Some people are too refined to call him out when his hand is in their pocket. He takes this to mean that they are dumb, but no, they are three steps ahead and indulge him in this game as they silently grieve for his lowly evolution. Mistaking their looks of pity for forgiveness, he is doomed to have to return here many times scoring a crumb of enlightenment each visit. Some would call that hell.

He has read every book ever written on the art of the deal, seen every classic play expertly performed, and yet has learned nothing of the human spirit. To him it is as unfathomable as the concept of Eternity. Friendship is as complex as Socialism

Some have witnessed his best work and bear the scars. The man sent to jail for doing nothing but trusting that his word was true. The other man who lost his home and family based on a promise and a handshake. The banished woman who watched her parents die from the residue that their retirement fortune had been stolen from them.

Arrogance comes before a fall the ancient scriptures tell us. And man’s arrogance is on display everywhere from the skyscrapers of Manhattan to the wars fought for nothing. It is true we get the world we deserve. But how strange to finally wake to its harsh reality.

I pity the arrogant person for I know what awaits him or her. The path to God is through humility. And if you don’t humble yourself, God will surely do it for you. Whether that comes in losing your money, your house, your loved ones, your health, a limb, your voice, your way, whatever – you won’t leave this life unscathed. In the words of that modern poet, Jim Morrison, “No one here gets out alive.”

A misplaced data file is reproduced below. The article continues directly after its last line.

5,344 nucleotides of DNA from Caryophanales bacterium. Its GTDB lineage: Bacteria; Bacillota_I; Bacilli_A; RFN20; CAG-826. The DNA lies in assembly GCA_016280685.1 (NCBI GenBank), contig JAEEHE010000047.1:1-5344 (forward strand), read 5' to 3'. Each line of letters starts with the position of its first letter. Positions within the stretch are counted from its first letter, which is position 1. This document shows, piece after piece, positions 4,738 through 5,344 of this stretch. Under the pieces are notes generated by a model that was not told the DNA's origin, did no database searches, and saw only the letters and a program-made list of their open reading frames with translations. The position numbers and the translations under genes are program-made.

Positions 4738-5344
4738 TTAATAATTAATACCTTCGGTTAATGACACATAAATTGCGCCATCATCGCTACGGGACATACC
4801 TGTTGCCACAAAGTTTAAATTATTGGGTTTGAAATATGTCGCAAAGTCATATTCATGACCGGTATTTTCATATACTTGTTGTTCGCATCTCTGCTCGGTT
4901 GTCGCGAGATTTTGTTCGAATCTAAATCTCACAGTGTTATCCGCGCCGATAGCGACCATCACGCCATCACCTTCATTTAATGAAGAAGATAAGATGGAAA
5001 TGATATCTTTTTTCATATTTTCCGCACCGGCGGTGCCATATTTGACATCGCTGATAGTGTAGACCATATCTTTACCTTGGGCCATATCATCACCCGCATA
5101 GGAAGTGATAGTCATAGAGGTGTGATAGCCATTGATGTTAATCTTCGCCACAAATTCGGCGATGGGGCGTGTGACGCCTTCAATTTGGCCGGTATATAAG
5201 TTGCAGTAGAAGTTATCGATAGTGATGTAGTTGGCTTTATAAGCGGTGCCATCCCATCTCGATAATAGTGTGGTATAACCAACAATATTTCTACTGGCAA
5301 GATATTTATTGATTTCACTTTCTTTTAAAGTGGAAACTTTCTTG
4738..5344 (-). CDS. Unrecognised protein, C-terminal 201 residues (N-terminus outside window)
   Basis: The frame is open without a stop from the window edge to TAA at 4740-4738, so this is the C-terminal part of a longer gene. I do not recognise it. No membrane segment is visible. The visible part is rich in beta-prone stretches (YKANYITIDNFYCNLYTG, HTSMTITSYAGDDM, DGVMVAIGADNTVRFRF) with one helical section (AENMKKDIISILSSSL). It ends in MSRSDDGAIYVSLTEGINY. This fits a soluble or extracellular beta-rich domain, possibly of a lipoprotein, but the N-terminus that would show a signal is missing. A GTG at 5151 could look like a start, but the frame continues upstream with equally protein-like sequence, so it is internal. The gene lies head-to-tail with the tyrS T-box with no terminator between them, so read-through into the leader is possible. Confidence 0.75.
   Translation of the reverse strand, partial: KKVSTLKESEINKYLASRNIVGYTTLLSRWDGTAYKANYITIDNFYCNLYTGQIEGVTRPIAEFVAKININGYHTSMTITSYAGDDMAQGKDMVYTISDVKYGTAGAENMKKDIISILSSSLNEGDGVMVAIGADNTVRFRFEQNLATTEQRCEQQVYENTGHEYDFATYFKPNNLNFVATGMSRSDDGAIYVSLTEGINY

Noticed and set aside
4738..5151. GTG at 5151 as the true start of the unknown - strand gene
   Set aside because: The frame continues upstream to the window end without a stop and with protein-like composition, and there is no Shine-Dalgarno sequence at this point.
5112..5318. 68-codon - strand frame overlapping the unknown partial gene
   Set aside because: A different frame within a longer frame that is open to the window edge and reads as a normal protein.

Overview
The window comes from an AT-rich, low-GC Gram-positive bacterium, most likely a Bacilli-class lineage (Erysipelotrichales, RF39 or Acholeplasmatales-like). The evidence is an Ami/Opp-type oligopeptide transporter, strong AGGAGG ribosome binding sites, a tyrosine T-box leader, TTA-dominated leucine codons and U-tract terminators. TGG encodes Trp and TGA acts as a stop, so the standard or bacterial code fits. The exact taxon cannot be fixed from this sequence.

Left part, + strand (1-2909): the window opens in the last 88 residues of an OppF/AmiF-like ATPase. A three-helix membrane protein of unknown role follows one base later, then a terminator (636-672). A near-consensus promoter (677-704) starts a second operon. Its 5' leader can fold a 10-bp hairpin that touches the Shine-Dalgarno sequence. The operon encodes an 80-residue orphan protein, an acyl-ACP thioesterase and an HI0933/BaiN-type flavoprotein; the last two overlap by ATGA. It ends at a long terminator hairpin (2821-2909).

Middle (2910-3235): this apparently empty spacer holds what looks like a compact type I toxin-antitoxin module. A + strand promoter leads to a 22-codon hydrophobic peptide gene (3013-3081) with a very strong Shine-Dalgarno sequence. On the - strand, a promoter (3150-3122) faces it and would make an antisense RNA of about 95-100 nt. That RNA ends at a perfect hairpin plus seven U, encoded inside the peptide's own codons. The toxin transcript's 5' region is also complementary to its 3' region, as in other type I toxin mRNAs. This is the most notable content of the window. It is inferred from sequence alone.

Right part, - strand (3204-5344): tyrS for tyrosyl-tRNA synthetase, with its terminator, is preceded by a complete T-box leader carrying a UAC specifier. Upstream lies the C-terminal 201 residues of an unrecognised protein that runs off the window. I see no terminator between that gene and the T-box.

Hopefully, when that time comes you will leave this condemned place spiritually wealthy.

(c) Frank Howson 2017

RADIO DAYS

I loved listening to the radio when I was a small boy. My ear pressed up against the speaker of the mahogany radiogram, a furniture feature in our modest living room.  All those amazing artists whose voices shaped my life, i.e., Guy Mitchell, Rosemary Clooney, the young Elvis, Buddy Holly, Harry Belafonte, Anthony Newley, Eddie Cochrane, Patsy Cline, Sammy Davis Jnr., Little Richard, Jimmie Rodgers, Bobby Darin, Johnny Desmond, Louis Armstrong, Helen Shapiro, Johnny Horton, Ned Miller, Burl Ives, Johnny Ray, Tommy Steele, The Ink Spots, etc., etc. An eclectic bunch, and I loved ’em all.

My mum said I had an acute ear for voices and as a party trick she and my dad would challenge the guests to put the radio on and I would guess the singer within a few bars.  I was four.

My parents were slow to get their own television set so unless we visited relatives on a Sunday we had to settle for listening to the radio. It was our only outlet for news updates, music, plays and comedy sketches. Oh, and serials. I’ve always felt so sorry for my mum. She was addicted to a daytime radio soap opera serial entitled “Doctor Paul” – it ran for a phenomenal 4,634 episodes and my mum listened to 4,633 with rapture. I could’ve been hanging from a rope in the bathroom and she wouldn’t have noticed. Unfortunately she had to go out one day for a real doctor’s appointment and came home to the devastating news that she had missed the final episode. I tell you, the grief I witnessed from that poor woman rivalled Jackie’s after the J.F.K assassination. She never did find out what exactly happened. So I guess she shared that with Jackie too.